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The eastern waterfront of Toronto, where Sidewalk Labs previously planned a since-abandoned development. Two urbanists affiliated with Sidewalk Labs have joined Dream Unlimited Corp.

The Canadian Press

Toronto developer Dream Unlimited Corp. has hired two urbanists previously affiliated with Sidewalk Labs to join its impact-investment division, which is ramping up with the purchase of two office buildings in the city’s west end this month.

The company said impact investment in the property sector places an emphasis on green buildings and affordable and inclusive housing and offices, all while gaining local support and ensuring that the supply chain draws from diverse sources.

Dream said Wednesday that Pino Di Mascio would become its head of strategy and delivery for the division. Mr. Di Mascio will leave his role as director of planning and delivery for Google sister company Sidewalk Labs, which spent two and a half years developing a plan to redevelop a portion of Toronto’s waterfront for a community to test new urban technologies and building methods. A former partner at the design and planning firm Urban Strategies, he was a key local Toronto hire for New York-based Sidewalk, which abandoned its Toronto plan in May, 2020, saying the COVID-19 pandemic had upended its business case.

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Richard Florida, meanwhile, is set to become vice-chair of Dream’s impact group. The University of Toronto School of Cities professor is the co-founder of the CityLab urban-affairs publication, founder of the Creative Class Group consultancy, and author of numerous books including 2002′s The Rise of The Creative Class.

The book launched Mr. Florida into academic superstardom by prompting cities worldwide to reinvest in their cores, but was later met with accusations of accelerating gentrification, which Mr. Florida examined in the follow-up book, The New Urban Crisis. Mr. Florida began advising Sidewalk in 2015, shortly after its inception, and was part of an advisory panel of local luminaries after it began working in Toronto.

Both men have long known Dream president Michael Cooper, who stressed that their hirings have nothing to do with trying to build a technology-laced community, as Sidewalk had hoped to do.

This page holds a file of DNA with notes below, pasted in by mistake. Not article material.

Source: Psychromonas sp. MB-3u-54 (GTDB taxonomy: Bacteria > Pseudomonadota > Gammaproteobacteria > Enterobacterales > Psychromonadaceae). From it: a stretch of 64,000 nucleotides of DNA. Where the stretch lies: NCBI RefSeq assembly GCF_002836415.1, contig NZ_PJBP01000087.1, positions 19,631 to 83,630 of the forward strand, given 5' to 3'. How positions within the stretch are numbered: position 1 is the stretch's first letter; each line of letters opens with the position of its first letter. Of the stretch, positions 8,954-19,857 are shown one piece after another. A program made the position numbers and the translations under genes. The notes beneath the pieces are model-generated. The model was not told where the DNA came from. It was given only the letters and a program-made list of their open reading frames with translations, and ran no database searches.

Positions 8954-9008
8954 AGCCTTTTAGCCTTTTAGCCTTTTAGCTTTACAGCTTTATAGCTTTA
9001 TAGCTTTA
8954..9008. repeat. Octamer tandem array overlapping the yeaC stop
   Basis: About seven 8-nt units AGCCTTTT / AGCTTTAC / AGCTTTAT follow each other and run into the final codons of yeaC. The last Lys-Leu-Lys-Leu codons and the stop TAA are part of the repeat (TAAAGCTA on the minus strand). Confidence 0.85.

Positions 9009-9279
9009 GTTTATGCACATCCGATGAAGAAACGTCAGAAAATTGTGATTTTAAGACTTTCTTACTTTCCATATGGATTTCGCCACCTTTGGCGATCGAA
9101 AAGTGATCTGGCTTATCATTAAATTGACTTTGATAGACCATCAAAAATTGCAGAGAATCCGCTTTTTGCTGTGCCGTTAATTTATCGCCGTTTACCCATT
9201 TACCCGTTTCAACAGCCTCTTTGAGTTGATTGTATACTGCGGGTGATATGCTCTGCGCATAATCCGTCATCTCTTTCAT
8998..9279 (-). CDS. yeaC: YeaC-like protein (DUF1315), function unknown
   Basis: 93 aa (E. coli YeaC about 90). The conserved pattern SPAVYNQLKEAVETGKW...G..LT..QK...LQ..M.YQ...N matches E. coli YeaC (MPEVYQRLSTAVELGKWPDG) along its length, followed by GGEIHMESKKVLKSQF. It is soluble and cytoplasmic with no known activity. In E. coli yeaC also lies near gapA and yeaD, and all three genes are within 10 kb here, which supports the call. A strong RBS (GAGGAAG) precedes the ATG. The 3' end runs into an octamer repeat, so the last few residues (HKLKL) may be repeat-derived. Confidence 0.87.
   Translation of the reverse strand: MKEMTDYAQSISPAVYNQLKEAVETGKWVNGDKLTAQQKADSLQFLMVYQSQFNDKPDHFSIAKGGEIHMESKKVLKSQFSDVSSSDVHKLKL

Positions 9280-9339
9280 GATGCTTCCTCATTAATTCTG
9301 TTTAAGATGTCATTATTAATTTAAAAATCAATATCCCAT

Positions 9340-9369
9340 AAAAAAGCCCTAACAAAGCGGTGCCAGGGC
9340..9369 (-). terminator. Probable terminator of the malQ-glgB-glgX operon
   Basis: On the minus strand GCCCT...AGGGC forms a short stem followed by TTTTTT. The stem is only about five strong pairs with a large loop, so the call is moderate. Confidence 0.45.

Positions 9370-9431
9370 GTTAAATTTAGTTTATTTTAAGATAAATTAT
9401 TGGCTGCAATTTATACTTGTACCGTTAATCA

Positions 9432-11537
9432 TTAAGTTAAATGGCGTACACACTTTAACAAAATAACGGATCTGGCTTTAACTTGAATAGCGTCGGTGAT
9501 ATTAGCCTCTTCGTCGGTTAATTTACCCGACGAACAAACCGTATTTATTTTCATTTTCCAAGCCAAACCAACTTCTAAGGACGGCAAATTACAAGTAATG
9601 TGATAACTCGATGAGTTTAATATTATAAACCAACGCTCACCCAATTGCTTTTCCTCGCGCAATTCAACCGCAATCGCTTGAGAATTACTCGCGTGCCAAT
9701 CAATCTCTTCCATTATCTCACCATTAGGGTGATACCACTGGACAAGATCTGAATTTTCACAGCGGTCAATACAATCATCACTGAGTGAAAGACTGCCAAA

“Our focus isn’t smart cities,” said Mr. Cooper. “We will use technology to help make buildings greener, but we are not focused on the principle of smart cities. All the technology that we use are to achieve our other goals.”

This month, Dream spent $31.8-million for two low-rise office buildings on side streets near Trinity Bellwoods Park – one of downtown Toronto’s highest-demand residential neighbourhoods, which has also become a destination for startups. Mr. Cooper said his company will be overhauling the buildings so they are more energy efficient and use less water, as well redesigning the ground floors to be more welcoming.

Mr. Di Mascio was one of just a handful of Toronto-based Sidewalk Labs staff to avoid being laid off last summer after the local project ended.

In an interview, Mr. Di Mascio said that he hoped to help Dream’s portfolio go beyond traditional environmental, social and corporate governance (ESG) investments and rethink how urban spaces are created in an inclusive, climate-positive way.

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The pandemic has helped people better understand that cities need to better resolve issues around climate change and social inequities, Mr. Di Mascio said, adding that he recognized Dream wants to take a role in doing so. “The real place I want to have my impact in is in bringing this to life,” he said.

Mr. Florida did not respond to an interview request as of Wednesday afternoon.

Dream also owns property adjacent to the 4.8-hectare Quayside site where Sidewalk had planned to develop its community. Since that project ended, Waterfront Toronto, the government agency that manages the site, has said it would change direction for the area, putting greater emphasis on priorities such as affordable housing.

Mr. Cooper, who along with other Canadian real estate companies had expressed interest in helping Sidewalk with the development, said there was no indication that Waterfront Toronto would be interested in smart cities.

On Wednesday, Waterfront Toronto also launched a new website for businesses to contact the agency about potentially participating in the new Quayside project in various capacities. A formal request-for-proposals is expected later this year.

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